Last_Name First_Name Degree Major Ankney Robert Wayne Bachelor of Science Business Administration Anquoe Talia Sioux Associate of Arts Liberal Arts Aspaas-Montoya Adler G. Associate of Science Natural Science Barraza Robert Michael Gabriel Bachelor of Science Business Administration Berryhill Krystal J. Bachelor of Science Business Administration Bia Shelsea Devonna Bachelor of Arts Indigenous and American Indian Studies Birdtail Hailee Vera Associate of Arts Liberal Arts Brown Alicia Sherrill Bachelor of Science Environmental Science Campanero Jr. Jesus Associate of Arts Liberal Arts Campbell Travis Alan Bachelor of Arts Indigenous and American Indian Studies Colvin Jamie Kay Associate of Science Natural Science Cook-Furst Jessica Bachelor of Arts Indigenous and American Indian Studies Crowfeather Shailene Associate of Arts Para-Professional Education Culley Cheyenne Miyah Bachelor of Science Business Administration Daniels Michael Scott Bachelor of Science Environmental Science Davis Michael Dewayne Bachelor of Arts Indigenous and American Indian Studies Dayzie Daryline Pearl Associate of Science Natural Science Deluna Randa M. Associate of Science Community Health Denny Yasmine Associate of Arts Liberal Arts Desrosiers Jr. Gabriel B. Associate of Arts Liberal Arts Devine Tristen Marie Associate of Science Natural Science Dewit Donald J. Associate of Arts Liberal Arts Drake Kyle David Associate of Arts Liberal Arts Dray Kendall Associate of Arts Liberal Arts Dray Mariah Associate of Science Natural Science Eastman Obadiah Ezra Malachi Bachelor of Science Business Administration Ennis Justin K. Associate of Arts Liberal Arts Fine Caleb C. Associate of Science Natural Science Finley De’Ja LarMarie Associate of Arts Liberal Arts Fraley Nathan Samuel Associate of Arts Para-Professional Education Franks Kason Dane Associate of Arts Liberal Arts Garnanez Michael I. Associate of Science Recreation and Fitness Management Gibson KiAllen Bachelor of Science Business Administration Gonzalez Alejandra C. Associate of Arts Liberal Arts Griffin Jr. Warren E. Associate of Arts Social Work Hicks Robin Kay Bachelor of Science Business Administration Holder Noah Killsenemy at Night Bachelor of Science Business Administration Iron Whiteman Austin Jordan Associate of Arts Liberal Arts Jake Christopher James Bachelor of Arts Indigenous and American Indian Studies Jenkins Cody T. Associate of Science Community Health Johnson Isaac Anthony Bachelor of Arts Indigenous and American Indian Studies Jones Eunice A. Associate of Science Natural Science Kenton Shawna Marie Bachelor of Arts Indigenous and American Indian Studies Kuhn Kelsey Lauren Associate of Arts Liberal Arts Laravie Montoya James Associate of Arts Liberal Arts Largo RaeShelle Bachelor of Science Business Administration Lighthall Colton Lee Associate of Arts Liberal Arts Lombard Shana Nicole Celine Associate of Arts Media Communications Lopez Shania Ashley Associate of Arts Liberal Arts Marquez Starlatia Associate of Arts Liberal Arts McGee Jr. Kenneth W. Associate of Science Recreation and Fitness Management Merrill Shawnee Rose Associate of Arts Liberal Arts Miner Felicia Cheryl Associate of Arts Liberal Arts Naylor Kami R. Associate of Arts Communication Studies Nelson Melony Associate of Arts Liberal Arts Numan Alisha J. Associate of Arts Liberal Arts Osborne James Dee Associate of Science Natural Science Pahmahmie-Anderegg Deanna Kay Associate of Arts Liberal Arts Parrish Sean Michael Associate of Arts Liberal Arts Peña Steven Daubon Bachelor of Arts Indigenous and American Indian Studies Penn Sierra Aspen Associate of Science Natural Science Pueblo Trevor Lane Bachelor of Science Business Administration Redbear Michael T. Associate of Science Natural Science Romero Angela Associate of Science Natural Science Romero Randi Jaylene Bachelor of Science Business Administration Serio Alina Associate of Arts Liberal Arts Smith Angela Bachelor of Arts Indigenous and American Indian Studies Smith Shaundeen Nizohni Bachelor of Arts Indigenous and American Indian Studies Springer Ivory Warrior Bachelor of Arts Indigenous and American Indian Studies Sturm Kristofer L. Bachelor of Science Environmental Science Tah Mary Associate of Arts Liberal Arts Tenono Christen Jennie Associate of Arts Liberal Arts Thompson Uriah William Associate of Science Natural Science Turley Chris Brandon Associate of Arts Recreation and Fitness Management Veneski Connor Bachelor of Science Business Administration Wagoner Natasha Rae Associate of Arts Liberal Arts Wahweotten Brennah L. Associate of Arts Liberal Arts Walkingstick Cory Hawk Associate of Science Natural Science Walsey Geraldine Emily Bachelor of Arts Indigenous and American Indian Studies Wathogoma Andrew Associate of Arts Liberal Arts Wilkerson Alexandra Rae Bachelor of Science Business Administration Williams Diamond Sherrell Associate of Science Natural Science Woodie Nizhoni Shaandiin Bachelor of Science Environmental Science Wright Amos Pergis Associate of Science Community Health Yazzie Jamie Kirsten Bachelor of Science Environmental Science Ziegler Derek S. Associate of Arts Liberal Arts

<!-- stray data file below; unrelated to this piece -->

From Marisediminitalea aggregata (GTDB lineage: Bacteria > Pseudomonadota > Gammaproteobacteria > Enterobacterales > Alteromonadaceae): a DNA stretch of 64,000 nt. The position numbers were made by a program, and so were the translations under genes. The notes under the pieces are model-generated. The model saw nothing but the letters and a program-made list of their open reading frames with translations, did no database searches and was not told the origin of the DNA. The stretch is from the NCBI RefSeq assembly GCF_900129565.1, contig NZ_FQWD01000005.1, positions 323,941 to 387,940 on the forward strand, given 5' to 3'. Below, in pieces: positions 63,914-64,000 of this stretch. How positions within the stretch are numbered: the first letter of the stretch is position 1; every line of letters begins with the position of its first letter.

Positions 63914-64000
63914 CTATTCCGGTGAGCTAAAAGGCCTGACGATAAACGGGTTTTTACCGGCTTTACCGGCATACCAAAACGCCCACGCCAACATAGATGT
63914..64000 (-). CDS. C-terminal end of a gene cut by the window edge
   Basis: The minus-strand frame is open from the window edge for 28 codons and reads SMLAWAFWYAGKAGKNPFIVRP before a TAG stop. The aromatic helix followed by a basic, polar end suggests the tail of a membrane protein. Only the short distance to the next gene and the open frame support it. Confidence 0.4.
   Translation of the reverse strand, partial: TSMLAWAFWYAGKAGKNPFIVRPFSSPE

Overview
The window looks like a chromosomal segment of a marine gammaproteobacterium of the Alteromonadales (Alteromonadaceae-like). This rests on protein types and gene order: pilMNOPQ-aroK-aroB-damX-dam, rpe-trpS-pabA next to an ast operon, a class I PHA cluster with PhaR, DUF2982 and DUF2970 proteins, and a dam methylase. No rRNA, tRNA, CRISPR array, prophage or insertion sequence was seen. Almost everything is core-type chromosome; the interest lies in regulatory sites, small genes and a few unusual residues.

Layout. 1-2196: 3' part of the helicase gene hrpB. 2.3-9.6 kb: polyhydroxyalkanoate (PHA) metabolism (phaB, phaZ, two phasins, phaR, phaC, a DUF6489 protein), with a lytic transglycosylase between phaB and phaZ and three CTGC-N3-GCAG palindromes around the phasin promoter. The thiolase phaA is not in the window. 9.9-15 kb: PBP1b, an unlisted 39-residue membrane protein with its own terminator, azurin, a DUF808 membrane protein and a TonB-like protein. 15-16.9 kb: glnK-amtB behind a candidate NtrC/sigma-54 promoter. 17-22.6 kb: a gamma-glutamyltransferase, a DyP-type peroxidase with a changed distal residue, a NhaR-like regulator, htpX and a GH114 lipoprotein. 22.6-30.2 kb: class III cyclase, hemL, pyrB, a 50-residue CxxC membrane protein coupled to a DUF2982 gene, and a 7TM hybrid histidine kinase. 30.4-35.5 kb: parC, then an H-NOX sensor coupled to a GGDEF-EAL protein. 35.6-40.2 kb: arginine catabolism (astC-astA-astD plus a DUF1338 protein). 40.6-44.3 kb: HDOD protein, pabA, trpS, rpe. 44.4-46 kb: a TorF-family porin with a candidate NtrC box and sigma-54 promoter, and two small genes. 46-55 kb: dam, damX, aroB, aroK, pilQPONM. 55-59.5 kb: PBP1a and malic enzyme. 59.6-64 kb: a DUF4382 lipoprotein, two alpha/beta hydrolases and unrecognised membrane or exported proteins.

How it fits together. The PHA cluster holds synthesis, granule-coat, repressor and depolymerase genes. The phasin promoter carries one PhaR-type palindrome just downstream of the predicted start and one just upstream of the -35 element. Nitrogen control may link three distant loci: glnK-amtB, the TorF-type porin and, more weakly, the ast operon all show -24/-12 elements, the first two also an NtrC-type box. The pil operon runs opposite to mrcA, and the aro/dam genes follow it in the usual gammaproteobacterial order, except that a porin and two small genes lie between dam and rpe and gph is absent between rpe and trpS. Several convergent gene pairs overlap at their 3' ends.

by Rashad Squalls
Taken from our ancestral lands to the football field, American society seems to get a kick out of the public use of Native
American heritage for entertainment. Native American heritage is held highly sacred to its descendants. It is very disheartening
to see and hear rituals, names, and Native regalia in the public as a mascot. No harm done, right? Wrong, Native
American culture is practiced among Natives up to this present day. How long must Native Americans be held captive to
oppression? One must truly understand and respect the roots of someone’s heritage before being a part of it. America is supposed
to stand for equality of all nations and races. Native life has become a part of the American society, but not entirely
respectfully. To be seen in one of the media’s biggest entertainment industries as a mockery is disrespectful in many unspoken